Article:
Consider Fat Rice, a beloved Chicago restaurant that realized their business model— serving food in a sit-down setting—couldn’t weather the pandemic shutdown. As reported by the New York Times, they decided to offer their customers takeaway meal kits instead, under the name Super Fat Rice Mart.

An announcement on their website stated: “We remain committed to providing our friends and fans with extraordinary food and beverage experiences. But it won’t be in the form of a typical sit-down restaurant.”

In a time of crisis, communications like this go a long way towards reaffirming your culture for the long term.

Show employees that you care

According to Gallup, only 4 in 10 U.S. workers think that their supervisor or someone at their job cares about them. The percentage is surprisingly low already, and likely to dip even further with the COVID-19 disruption.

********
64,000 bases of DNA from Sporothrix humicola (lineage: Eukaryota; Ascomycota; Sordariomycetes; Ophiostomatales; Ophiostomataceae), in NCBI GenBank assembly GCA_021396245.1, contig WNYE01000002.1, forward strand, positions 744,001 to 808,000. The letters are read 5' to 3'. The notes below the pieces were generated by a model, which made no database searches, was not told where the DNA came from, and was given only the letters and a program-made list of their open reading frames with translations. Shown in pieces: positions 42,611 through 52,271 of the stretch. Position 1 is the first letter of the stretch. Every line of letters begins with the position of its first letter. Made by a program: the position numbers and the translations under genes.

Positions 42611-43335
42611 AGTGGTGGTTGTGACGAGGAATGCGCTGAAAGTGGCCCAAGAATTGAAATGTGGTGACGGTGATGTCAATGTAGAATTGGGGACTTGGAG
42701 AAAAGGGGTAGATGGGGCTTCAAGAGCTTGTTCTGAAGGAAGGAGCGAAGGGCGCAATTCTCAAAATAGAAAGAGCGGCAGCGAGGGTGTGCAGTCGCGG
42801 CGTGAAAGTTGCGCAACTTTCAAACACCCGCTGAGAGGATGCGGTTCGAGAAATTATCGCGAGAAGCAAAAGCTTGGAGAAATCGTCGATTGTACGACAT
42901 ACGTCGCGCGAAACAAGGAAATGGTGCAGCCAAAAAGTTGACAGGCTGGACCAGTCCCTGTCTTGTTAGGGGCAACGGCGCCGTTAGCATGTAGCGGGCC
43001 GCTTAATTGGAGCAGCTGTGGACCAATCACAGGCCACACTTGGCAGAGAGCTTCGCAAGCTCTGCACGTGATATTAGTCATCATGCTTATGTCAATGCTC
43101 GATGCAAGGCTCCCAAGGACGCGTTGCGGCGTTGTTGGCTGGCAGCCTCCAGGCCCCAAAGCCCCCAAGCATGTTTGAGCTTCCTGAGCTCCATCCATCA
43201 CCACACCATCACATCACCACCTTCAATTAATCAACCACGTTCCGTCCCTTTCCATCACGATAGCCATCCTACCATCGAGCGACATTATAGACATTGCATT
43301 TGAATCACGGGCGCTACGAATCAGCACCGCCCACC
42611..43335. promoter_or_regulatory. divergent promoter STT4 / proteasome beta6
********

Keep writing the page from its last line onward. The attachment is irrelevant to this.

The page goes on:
Leaders must find creative ways to show employees that they’re looking out for them as human beings.

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Kat Myers, head of people at Respondent, a market research company, shared a great example of how her company is connecting to their team on a personal level: “We recently set up a weekly chitchat session for everyone to speak openly about the virus. It’s an hour-long, weekly video chat that’s on the entire company’s calendar. We speak about what’s happening where we live, share support tactics, and any interesting articles we’ve read.” If your company is too big for one group video call, Myers recommends using Zoom’s “breakout” function to divide employees into smaller groups.

With some intention and ingenuity, hopefully, you can hang on to your hard-earned culture. Perhaps it may end up even stronger than before.


Aytekin Tank is the founder of JotForm, a popular online form builder. Established in 2006, JotForm allows customizable data collection for enhanced lead generation, survey distribution, payment collections and more.